"One of the most powerful and controversial men in Washington is
leaving his job," reported NBC's Tom Brokaw on November 25, "and
tonight you can almost hear the cheers from the tobacco companies."
And you could definitely hear the bias that night from the three
networks and CNN in their stories about the departure of FDA
Commissioner David Kessler. They continued the free ride the media
have given him since he came on board in 1990.
Two of the networks, for instance, didn't give viewers a clue as
to why Kessler might be leaving. CBS anchor Paula Zahn announced a
"surprise resignation from the top ranks of President Clinton's
team," and health reporter Dr. Bob Arnot stated
that "there was no real explanation of why Dr. Kessler resigned."
ABC's Peter Jennings asked Kessler, "Dr. Kessler,
the White House want-ed you to stay, why are you leaving?"
NBC and CNN were the only networks to give viewers a possible
answer to Jennings' question of why Kessler was leaving. Members of
Congress were planning to investigate financial irregularities on
Kessler's expense forms. He had already reimbursed the government
for $850 of his expenses.
The networks reported that Kessler's tenure was "controversial"
and that he had his share of critics, but the only critics they
presented were Republicans, big tobacco companies angry at Kessler's
efforts to regulate tobacco as a drug, and big pharmaceutical firms.
"Kessler ... loved going after the big guys," stated NBC's Robert
Hager. ABC's George Strait reported that "his enemies in industry
and in Congress were almost overjoyed to see him go." CBS's Zahn
said that Kessler's resignation "could come as a big relief to the
But big business and congressional Republicans certainly weren't
the only critics or victims of Kessler. The networks could have
talked to prominent doctors such as Henry Miller, the former
director of the FDA's Office of Biotechnology, and patient advocacy
groups who believed that Kessler's policies were putting lives in
jeopardy. In polls of physicians commissioned by the Competitive
Enterprise Institute (CEI), about two-thirds of cardiologists and
three fourths of cancer specialists believed that the FDA was too
slow in approving new drugs and medical devices, and about half of
both sets of doctors believed that this lag in approval time costs
patients' lives. And in Congress, criticism of Kessler was
bipartisan, with even a liberal Democrat like Senator Barbara
Mikulski complaining about the FDA's heavy-handedness.
Many of Kessler's supporters in the stories were from non-profit
research and advocacy groups, such as Action on Smoking and Health.
However, none of the major network stories balanced this by talking
to Kessler's critics from non-profit policy groups such as Consumer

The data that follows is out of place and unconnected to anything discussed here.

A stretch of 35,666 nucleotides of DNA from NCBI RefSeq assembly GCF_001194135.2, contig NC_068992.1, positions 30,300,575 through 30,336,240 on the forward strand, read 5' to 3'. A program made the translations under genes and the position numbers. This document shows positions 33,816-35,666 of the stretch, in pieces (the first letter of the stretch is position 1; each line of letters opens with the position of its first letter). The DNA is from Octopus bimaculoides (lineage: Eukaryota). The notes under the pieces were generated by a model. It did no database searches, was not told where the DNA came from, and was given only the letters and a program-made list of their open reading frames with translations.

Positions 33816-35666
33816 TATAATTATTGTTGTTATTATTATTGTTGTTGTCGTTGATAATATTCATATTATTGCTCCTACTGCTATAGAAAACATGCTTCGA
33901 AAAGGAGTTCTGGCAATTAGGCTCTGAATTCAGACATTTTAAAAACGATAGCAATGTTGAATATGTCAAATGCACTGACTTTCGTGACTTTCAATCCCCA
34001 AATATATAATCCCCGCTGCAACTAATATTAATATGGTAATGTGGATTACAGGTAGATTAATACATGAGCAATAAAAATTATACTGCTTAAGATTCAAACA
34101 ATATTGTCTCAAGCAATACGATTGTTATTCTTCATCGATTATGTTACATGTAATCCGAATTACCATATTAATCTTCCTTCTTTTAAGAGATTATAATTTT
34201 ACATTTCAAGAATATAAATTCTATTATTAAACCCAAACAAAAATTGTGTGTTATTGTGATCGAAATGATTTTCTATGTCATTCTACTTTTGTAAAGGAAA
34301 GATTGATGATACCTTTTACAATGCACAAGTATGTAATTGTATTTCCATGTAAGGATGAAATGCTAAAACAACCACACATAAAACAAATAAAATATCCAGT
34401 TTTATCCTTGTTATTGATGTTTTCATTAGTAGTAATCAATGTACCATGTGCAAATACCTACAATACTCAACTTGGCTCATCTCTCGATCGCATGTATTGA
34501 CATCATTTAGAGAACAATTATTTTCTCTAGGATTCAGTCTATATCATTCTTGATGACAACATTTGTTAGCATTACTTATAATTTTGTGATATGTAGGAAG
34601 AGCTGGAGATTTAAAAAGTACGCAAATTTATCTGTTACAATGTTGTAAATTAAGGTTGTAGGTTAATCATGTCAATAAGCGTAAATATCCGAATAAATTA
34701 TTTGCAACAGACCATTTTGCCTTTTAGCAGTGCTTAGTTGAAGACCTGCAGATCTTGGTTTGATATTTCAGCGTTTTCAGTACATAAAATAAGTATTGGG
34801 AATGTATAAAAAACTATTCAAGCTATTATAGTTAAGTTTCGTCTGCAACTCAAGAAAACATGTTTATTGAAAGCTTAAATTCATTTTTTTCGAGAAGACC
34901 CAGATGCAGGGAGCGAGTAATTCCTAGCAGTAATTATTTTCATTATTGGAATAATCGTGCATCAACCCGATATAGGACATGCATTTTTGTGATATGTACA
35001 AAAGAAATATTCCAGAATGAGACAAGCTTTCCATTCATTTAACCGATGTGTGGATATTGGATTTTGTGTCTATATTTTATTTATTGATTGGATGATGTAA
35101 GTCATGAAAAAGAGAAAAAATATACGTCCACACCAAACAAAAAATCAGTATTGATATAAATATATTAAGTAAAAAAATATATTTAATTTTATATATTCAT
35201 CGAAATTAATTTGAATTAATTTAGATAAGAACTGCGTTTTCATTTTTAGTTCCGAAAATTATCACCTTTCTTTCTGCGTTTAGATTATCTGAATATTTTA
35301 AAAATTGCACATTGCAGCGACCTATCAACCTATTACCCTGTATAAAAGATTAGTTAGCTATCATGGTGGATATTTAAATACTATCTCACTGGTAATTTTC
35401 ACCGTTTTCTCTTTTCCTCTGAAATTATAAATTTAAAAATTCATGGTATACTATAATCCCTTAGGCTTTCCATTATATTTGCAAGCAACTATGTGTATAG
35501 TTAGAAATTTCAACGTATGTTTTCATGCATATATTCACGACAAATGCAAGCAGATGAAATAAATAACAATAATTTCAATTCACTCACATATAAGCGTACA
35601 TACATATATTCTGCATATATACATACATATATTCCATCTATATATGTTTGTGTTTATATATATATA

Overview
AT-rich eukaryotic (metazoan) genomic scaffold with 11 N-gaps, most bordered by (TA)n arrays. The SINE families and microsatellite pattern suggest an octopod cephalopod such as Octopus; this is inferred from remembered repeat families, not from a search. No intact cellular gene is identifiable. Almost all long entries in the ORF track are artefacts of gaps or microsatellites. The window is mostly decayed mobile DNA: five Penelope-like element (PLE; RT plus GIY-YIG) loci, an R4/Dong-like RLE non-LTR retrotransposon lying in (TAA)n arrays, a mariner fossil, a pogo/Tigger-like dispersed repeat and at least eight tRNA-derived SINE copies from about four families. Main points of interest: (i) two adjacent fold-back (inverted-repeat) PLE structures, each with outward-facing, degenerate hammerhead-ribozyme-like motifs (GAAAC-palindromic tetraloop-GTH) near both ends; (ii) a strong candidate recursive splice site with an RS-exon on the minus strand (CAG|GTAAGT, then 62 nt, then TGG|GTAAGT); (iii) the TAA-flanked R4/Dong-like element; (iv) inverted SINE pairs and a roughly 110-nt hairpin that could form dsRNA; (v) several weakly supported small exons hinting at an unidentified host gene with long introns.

Alert and CEI, again reinforcing the notion that Kessler's only
critics were from industry. (A critical comment from CEI's Sam
Kazman was featured on some CNN stories, but not on a major one that
appeared on The World Today.)
The networks also accepted at face value Kessler's claim that he
sped up approval times for drugs. "Kessler streamlined the agency's
drug approval process for patients suffering from fatal illnesses,"
stated CBS' Arnot. ABC's Strait reported that Kessler "cut the
approval time for new drugs in half." The networks ignored the
arguments of critics such as CEI's Julie DeFalco who say that the
FDA has fudged the data and that most of the drugs given
"fast-track" approval were for politically popular illnesses such as
The networks didn't note examples that show that the FDA still
takes inordinate amounts of time approving many important products.
Irradiation for red meat, a process that has been approved by other
countries and the World Health Organization and could save countless
lives by nearly eradicating foodborne bacteria such as E. coli 0157,
still has not been approved after more than two years.
The most ironic aspect of the Kessler stories is that they did
not report on what journalists are usually apt to notice most: a
government agency's assault on free speech. In many cases, companies
cannot sponsor symposiums, send doctors medical journal articles and
textbooks, or even issue press releases about new, lifesaving uses
of their approved drugs. Kessler's off-label use policy is currently
being challenged on First Amendment grounds, and media organizations
have signed on to an amicus brief that states that "[t]he FDA's
censorship of textbooks, and other educational activities, is a
systematic and continuing violation of the Constitution." One of the
groups that signed this brief was the Radio-Television News
Directors Association, which evidently has not gotten the word out
to its members at the networks!
John Berlau is a policy analyst at Consumer Alert, a
Washington, D.C.-based free market consumer group.